Freelancing when you’re a full-time student can be tricky, although rewarding (Can you say next months rent covered? Ka-ching!). Luckily, we live in the golden era of web applications and tools that make our lives easier. Here’s a breakdown of our commonly used freelance suite of tools and processes.
If you’re just starting out, working on a project for a family member or a non-profit is a great way to boost your portfolio. You can also get involved with the Husky Startup Challenge and other Entrepreneur’s Club events. Student entrepreneurs are always in need of design help for logos, websites, business cards and more.
Once you get a few projects under your belt, freelance work will find you. You can use your Dribbble or portfolio to help get your work out there. If you do find yourself on the lookout for freelance projects, ask around campus. Between IDEA ventures, faculty side-projects and marketing collateral — there’s a constant need for design help. We send multiple projects a week to the directory, so it’s a great way to put yourself out there for design jobs in the Northeastern community. You can also look to the internet for jobs. Sites like Coroflot, Behance, Hubstaff Talent, and Craigslist post jobs ranging in skill level, time-commitment, and type.
Now that you have options lined up, how do you decide which one to take? Unfortunately, there’s no tried and true way to know if a client will be a nightmare before you take on the project, but there are some red flags you can look out for.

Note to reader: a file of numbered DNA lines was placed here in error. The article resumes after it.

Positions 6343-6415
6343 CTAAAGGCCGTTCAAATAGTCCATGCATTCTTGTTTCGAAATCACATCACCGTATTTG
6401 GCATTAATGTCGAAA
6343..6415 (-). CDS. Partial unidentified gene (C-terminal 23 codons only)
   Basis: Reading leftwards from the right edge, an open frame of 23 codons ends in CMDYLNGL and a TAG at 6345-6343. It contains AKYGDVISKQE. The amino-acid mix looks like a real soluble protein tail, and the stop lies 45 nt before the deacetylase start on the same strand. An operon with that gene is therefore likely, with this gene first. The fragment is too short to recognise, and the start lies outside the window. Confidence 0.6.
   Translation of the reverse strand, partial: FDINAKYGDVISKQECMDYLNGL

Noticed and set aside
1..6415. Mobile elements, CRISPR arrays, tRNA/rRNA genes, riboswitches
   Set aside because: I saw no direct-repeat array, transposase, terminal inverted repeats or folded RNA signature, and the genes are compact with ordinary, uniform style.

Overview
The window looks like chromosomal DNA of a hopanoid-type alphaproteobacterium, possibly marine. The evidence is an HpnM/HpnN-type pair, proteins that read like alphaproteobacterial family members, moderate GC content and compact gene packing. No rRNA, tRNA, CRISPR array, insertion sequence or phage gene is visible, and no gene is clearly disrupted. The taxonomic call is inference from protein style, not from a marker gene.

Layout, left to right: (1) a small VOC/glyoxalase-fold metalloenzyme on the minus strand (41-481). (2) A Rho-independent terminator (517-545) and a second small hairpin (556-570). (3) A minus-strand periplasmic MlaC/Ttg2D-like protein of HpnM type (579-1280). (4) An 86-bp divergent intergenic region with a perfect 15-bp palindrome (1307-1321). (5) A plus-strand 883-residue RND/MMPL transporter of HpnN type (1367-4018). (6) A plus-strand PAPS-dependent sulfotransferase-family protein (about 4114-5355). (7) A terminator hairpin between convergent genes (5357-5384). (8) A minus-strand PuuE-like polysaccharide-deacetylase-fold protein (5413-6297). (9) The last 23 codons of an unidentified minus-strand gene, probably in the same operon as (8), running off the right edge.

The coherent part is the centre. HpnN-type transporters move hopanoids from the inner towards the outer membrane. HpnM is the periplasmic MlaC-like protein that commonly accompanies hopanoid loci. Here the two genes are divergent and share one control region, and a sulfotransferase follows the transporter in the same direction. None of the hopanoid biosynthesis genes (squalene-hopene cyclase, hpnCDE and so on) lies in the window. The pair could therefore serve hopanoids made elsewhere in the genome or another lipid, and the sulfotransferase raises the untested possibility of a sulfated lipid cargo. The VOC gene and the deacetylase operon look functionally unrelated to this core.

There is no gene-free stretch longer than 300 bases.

They want free work. There’s a time and place for doing work out of the kindness of your heart (your mom’s birthday invitation, non-profit work, etc.), but if the client is making money off of your designs, they have the money to pay you. No matter where you’re at in your design career, you have a valuable service to offer. Agreeing on payment terms legitimizes your work and makes you a true professional.
They talk down to you or belittle the value of design. This one can be hard to catch, but if a potential client seems to have little enthusiasm for design or thinks of it as an afterthought, you may want to think twice about taking on the project if you think they will be difficult to work with. If you do find yourself in this situation, you could use this client as a teaching moment and fight for the value of design.
They want to be the designer. It’s a good thing when a client knows what they want, but be wary of a client who treats you like a pixel monkey. There are important decisions that go behind your design choices and it’s easier to work with a client who understands and values that.
In the end, go with your gut. If you sit down with a client over the phone or face to face and get negative vibes from them, it might be wise to think twice before agreeing to the contract.
Legal Things No One Likes Dealing With
Contracts can be a pain in the ass, but they legitimize the work you’re doing and can protect you in the worst case scenario. There are great online resources for writing up a general contract to cover the bases. AIGA and Docracy both have a slew of contract templates for most design projects. Contract Killer is also a great open-source contract for web designers and developers that’s easy to understand and does away with confusing legal jargon. You can use a service like HelloSign to handle remote signatures for contracts or simply print, sign and scan them.
When in doubt, you’ll want to make sure your contract includes:
Start and end dates of the contract. Or else you could end up with a never ending project that you can’t get out of.
IP (Intellectual Property). It’s typical to transfer the rights to the client at the end of the project upon receiving payment. Make sure you are retaining enough rights to use the work in your portfolio.
Explicit deliverables. You don’t want to end up doing 24 iterations of a web page when you only budgeted for three. Set an expectation about what you are explicitly responsibly for.